by Erik Baard
If you want to score with New Jersey babes, wear red. At least if you’re a barn swallow. And on second thought, I’d advise swallows to do two things: avoid dressing for a role they’re not able to fulfill, and watch Star Trek.
One rare trait in the animal kingdom is self-recognition in a mirror. You probably didn’t grasp that the reflected figure was yourself until you were about 18 months old. Other primates and species as diverse as elephants, dolphins, whales, and magpies also shared the insight, some without special training.
Individuals of most species therefore rely entirely on community feedback for their sense of status, or in squishier terminology, “self-esteem.” A Current Biology report on an experiment with barn swallows (which we reported in our May 27 posting were darting around Fresh Kills) provides an excellent demonstration of this fact. Dig deeper with the full press release and video.
A study of 63 male barn swallows, captured from six colonies in New Jersey at the start of breeding season. All had blood samples drawn, to measure hormonal levels. Half of them were gussied up with a $5.99 nontoxic red marker to make their breast plumage match the richest shade of the population. The birds were then released and recaptured a week later. The enhanced males showed a spike in their testosterone levels at a time in their annual cycle when they should be slacking off.
A few swipes with a magic marker set off a fascinating loop of physical and neurological interplay, reminding us that the psyche is very somatic and that the sense of self is fluidly social.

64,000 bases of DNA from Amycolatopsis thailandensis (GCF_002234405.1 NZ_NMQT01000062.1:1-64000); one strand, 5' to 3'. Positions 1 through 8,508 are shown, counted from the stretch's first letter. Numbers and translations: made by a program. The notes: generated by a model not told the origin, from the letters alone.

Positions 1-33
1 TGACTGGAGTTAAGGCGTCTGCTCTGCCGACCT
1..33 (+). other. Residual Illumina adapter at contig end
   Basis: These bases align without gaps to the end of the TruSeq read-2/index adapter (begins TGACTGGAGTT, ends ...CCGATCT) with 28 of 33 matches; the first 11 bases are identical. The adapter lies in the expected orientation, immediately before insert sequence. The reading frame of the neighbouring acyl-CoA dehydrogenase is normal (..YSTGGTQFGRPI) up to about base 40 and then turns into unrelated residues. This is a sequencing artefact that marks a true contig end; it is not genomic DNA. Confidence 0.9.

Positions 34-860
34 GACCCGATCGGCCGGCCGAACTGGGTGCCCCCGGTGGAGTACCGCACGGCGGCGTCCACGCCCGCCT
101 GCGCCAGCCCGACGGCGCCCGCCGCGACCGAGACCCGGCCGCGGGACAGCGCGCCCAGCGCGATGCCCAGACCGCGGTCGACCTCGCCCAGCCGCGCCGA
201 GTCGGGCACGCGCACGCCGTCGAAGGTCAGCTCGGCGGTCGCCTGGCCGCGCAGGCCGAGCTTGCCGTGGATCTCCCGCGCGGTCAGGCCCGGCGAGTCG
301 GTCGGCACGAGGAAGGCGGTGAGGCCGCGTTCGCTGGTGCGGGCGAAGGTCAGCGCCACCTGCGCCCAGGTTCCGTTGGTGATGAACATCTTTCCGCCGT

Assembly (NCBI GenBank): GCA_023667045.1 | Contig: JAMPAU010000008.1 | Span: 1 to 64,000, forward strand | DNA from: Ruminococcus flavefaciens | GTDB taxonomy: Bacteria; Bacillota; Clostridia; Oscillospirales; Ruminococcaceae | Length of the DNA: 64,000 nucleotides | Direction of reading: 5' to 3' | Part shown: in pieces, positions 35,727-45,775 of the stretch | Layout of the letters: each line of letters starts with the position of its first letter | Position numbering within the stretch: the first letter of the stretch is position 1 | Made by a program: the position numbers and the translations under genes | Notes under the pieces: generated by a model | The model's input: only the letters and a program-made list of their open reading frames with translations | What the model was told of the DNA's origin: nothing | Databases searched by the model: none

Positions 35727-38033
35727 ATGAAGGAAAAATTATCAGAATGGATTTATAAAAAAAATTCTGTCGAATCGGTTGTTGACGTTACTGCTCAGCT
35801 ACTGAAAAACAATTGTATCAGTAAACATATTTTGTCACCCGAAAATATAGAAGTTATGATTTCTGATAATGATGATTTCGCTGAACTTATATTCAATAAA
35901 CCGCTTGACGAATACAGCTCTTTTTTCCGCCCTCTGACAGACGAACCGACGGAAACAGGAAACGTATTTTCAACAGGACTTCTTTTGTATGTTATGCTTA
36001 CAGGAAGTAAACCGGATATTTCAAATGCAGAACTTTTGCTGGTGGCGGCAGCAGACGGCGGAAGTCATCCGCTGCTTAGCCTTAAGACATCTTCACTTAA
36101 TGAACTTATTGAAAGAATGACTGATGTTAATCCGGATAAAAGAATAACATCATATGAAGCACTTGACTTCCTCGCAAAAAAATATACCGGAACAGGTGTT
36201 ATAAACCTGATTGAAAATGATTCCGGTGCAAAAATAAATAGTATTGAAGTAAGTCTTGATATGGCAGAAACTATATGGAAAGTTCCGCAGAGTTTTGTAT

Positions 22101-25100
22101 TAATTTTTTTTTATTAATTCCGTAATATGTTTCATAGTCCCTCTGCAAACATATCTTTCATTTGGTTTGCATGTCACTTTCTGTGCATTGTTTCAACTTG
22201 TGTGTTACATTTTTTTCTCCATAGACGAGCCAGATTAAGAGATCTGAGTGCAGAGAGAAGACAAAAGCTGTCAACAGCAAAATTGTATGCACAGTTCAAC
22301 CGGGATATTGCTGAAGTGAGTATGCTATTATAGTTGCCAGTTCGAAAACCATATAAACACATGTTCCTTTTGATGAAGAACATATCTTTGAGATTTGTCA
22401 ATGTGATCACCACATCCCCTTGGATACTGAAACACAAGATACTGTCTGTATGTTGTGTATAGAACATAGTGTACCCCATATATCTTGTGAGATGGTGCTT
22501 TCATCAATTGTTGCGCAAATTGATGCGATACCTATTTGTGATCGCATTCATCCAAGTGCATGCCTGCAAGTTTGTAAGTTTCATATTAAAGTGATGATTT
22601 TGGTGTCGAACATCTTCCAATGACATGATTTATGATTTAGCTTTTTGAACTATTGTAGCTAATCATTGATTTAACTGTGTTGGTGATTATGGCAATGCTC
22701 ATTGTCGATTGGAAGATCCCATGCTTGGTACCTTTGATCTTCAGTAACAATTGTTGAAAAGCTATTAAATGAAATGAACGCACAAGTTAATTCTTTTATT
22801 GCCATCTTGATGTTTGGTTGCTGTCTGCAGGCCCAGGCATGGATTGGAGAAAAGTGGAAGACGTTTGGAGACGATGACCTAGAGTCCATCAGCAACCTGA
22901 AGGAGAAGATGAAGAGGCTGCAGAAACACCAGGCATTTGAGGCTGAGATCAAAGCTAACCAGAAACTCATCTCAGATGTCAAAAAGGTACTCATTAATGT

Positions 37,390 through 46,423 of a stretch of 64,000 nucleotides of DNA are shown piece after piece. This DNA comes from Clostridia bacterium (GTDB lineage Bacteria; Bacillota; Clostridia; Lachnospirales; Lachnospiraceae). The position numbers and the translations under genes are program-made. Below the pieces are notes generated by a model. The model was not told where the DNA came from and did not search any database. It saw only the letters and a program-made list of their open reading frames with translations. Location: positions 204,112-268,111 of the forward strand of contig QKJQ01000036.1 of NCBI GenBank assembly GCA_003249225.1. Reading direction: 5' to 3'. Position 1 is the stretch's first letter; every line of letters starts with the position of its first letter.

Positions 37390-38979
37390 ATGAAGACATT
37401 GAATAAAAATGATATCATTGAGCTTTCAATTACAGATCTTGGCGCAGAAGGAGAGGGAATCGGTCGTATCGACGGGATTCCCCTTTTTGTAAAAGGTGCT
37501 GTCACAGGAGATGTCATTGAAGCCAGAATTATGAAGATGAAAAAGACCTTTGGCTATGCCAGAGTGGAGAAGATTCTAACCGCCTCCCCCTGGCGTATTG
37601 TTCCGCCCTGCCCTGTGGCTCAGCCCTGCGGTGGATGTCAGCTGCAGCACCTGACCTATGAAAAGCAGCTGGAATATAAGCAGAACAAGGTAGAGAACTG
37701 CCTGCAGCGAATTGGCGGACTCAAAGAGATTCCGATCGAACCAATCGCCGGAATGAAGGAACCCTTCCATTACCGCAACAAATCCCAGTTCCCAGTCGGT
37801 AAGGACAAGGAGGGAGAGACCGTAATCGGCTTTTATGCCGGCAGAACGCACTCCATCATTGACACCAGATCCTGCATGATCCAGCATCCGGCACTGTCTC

The deeper hues attracted and retained more females, who read it as a sign of robustness, and that attention pumped up the bird’s biochemistry in line with his sense of social standing.
Some reports, and the researchers themselves, chuckled that the study proves “the clothes make the man.” I hold strong reservations against that emphasis.
An increased capacity for dominance through higher testosterone levels is vital to perpetuating the pigmentation’s potential genetic windfall, because envious rivals will spar with a male who has more mating opportunities. In a sense, one can view the testosterone boost as the endocrine system’s frantic game of catch-up as the altered males try to grow into roles for which they aren’t equipped.
One possible sign that the ink job was a mixed blessing at best, that there’s a steep cost to primacy, is that the enhanced males lost weight. Is that because they spent so much time getting busy with the females, or was the competition from males taking its toll? Predators can also target a brightly feathered barn swallow more easily, perhaps leading to a few stressful encounters and energetic evasions. In nature, showy displays like plumage and antlers are outgrowths of a stronger and capable organism – truth in advertising, as University of Colorado at Boulder biologist Rebecca Safran, the lead author of the study, noted.
I wonder if a longer-term study would reveal greater mortality rates for the posers than the authentic alpha males. Also, now this is stretching the study much further out, I can imagine that isolating members of the species and leveling the pigmentation playing field in the same manner would in time cause sexual selection for females with greater visual acuity, to detect the chromatic fakes, or the evolution of new male signals of prowess.
Even among the Wodaabe people, where young men wear elaborate makeup and outfits (pictured below) to parade before marriageable women, special emphasis is made on height, white teeth, and perfection in the whites of the men’s eyes (to the point where they roll their eyes back to show off the purity). In short, catch their attention with the flashiness, but close the deal by proving your health.
Of course, we could have all saved ourselves a lot of time by heeding the central wisdom of Star Trek: any situation is made worse by a red shirt.